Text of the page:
princelings who with others had conspired against him some time
    before at Perugia. Awed by his growing power, they had been so
    foolish as to endeavor to placate him by capturing Senigallia
    for him from their allies and presenting it to him and allowing
    themselves to be lured to his house by protestations of
    friendship. Result: strangulation.

    August 18, 1503, Father Borgia, Pope Alexander VI, charming
    society figure, polished gentleman, lover of the chase, patron
    of the arts, for whom Raphael, Michelangelo and Brabante had
    worked, breathes his last. He and Cæsar had fallen desperately
    sick at the same time of a fever. When Cæsar recovers
    sufficiently to attend to his affairs, things are already in a
    bad way. The cardinals are plotting to seat a pope unfriendly
    to the Borgias. The Spanish cardinals on whom he has relied
    do not prove friendly and he loses his control. The funds
    which Papa Borgia was wont to supply for his campaigns are no
    longer forthcoming. Pope Julius II succeeding to the throne,
    takes away from Cæsar the territories assigned to him by his
    father “for the honor of recovering what our predecessors have
    wrongfully alienated.” In May, 1504, having gone to Naples on
    a safe conduct for the Spanish governor of that city, he is
    arrested and sent to Spain, where he is thrown into prison.
    At the end of two years he manages to escape and flees to the
    court of his brother-in-law, the King of Navarre, who permits
    him to aid in besieging the castle of a refractory subject.
    Here, March 12, 1507, while Lucrezia elsewhere is peacefully
    residing with her spouse, he is killed.

I have given but a feeble outline of this charming Renaissance idyl.
Mixed in with it are constant murders or poisonings of wealthy
cardinals and the confiscation of their estates whenever cash for the
prosecution of Cæsar’s wars or the protection of papal properties
are needed. The uxorious and child-loving old pope was exceedingly
nonchalant about these little matters of human life. When he died there
was a fight over his coffin between priests of different factions and
mercenaries belonging to Cæsar Borgia. The coffin being too short,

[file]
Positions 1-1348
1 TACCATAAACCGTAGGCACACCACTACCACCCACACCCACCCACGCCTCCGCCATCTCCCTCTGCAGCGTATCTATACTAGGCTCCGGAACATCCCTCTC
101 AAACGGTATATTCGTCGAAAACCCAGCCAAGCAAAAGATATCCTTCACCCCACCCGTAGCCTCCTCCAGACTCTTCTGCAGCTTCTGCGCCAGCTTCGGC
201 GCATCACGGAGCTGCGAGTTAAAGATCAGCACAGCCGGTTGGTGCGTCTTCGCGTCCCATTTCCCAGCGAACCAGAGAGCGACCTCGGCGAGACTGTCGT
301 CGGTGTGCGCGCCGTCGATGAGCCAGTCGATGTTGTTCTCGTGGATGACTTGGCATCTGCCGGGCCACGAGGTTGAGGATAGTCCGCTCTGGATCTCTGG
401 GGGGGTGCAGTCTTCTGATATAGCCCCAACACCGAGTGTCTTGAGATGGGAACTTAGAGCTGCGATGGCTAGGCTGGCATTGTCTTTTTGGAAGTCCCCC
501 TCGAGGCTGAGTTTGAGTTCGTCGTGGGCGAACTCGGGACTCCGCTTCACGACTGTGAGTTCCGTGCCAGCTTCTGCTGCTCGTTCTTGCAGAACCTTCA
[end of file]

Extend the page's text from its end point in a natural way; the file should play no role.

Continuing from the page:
his body was jammed down in it, minus his miter, and finally upset.
Think of so much ambition coming to such a shameful end! He achieved
his desire, however. He wrote his name large, if not in fame, at least
in infamy. He lived in astonishing grandeur and splendor. By his
picturesque iniquities he really helped to bring about the Reformation.
He had a curious affection for his children and he died immensely
rich--and, pope. The fair Lucrezia stands out as a strange chemical
magnet of disaster. To love her was fear, disappointment, or death. And
it was she and her brother Cæsar, who particularly interested Mrs. Q.,
although the aged Alexander amused her.

During her vigorous recital I forgot the corner drug store and modern
street cars of Rome, enthralled by the glamour of the ancient city. It
was a delight to find that we had an intellectual affinity in the study
of the vagaries of this strange phantasmagoria called human life, in
which to be dull is to be a bond-slave, and to be wise is to be a mad
philosopher, knowing neither right from wrong nor black from white.

Together Mrs. Q. and I visited the Borghese and Barberini Palaces, the
Villa Doria, the Villa Umberto, the Villa d’Este and the Appian Way. We
paid a return visit to the Colosseum and idled together in the gardens
of the Pincian, the paths of the Gianicolo, the gardens of the Vatican
and along the Tiber. It was a pleasure to step into some old court of
a palace where the walls were encrusted with fragments of monuments,
inscriptions, portions of sarcophagi and the like, found on the place
or in excavating, and set into the walls to preserve them--and to
listen to this clever, wholesome woman comment on the way the spirit of
life builds shells and casts them off. She was not in the least morbid.
The horror and cruelties of lust and ambition held no terrors for her.
She liked life as a spectacle.



CHAPTER XXXIII

THE ART OF SIGNOR TANNI


The first Sunday I was in Rome I began my local career with a visit
to the church of Santa Maria Maggiore, that faces the Via Cavour not
far from the Continental Hotel where I was stopping, and afterwards
San Prassede close beside it. After Canterbury, Amiens, Pisa and
St. Peter’s, I confess churches needed to be of great distinction
to interest me much; but this church, not so divinely harmonious,
exteriorly speaking, left me breathless with its incrustations of
marbles, bronzes, carvings, and gold and silver inlay. There is a kind
of beauty, or charm, or at least physical excitation, in contemplating
sheer gorgeousness which I cannot withstand, even when my sense of
proportion and my reason are offended, and this church had that. Many
of the churches in Rome have just this and nothing more. At least,
what else they may have I am blind to. It did not help me any to learn
as I did from Mrs. Barfleur, that it was very old, dating from 352
A. D., and that the blessed Virgin herself had indicated just where
this basilica in her honor was to be built by having a small, private
fall of snow which covered or outlined the exact dimensions of which
the church was to be. I was interested to learn that they had here
five boards of the original manger at Bethlehem inclosed in an urn of
silver and crystal which is exposed in the sacristy on Christmas Eve
and placed over the high altar on Christmas Day, and that here were
the tombs and chapels of Sixtus V and Paul V and Clement VIII of the
Borghese family and, too, a chapel of the Sforza family. Nevertheless
the hodge-podge of history, wealth, illusion and contention, to say
nothing of religious and social discovery, which go to make up a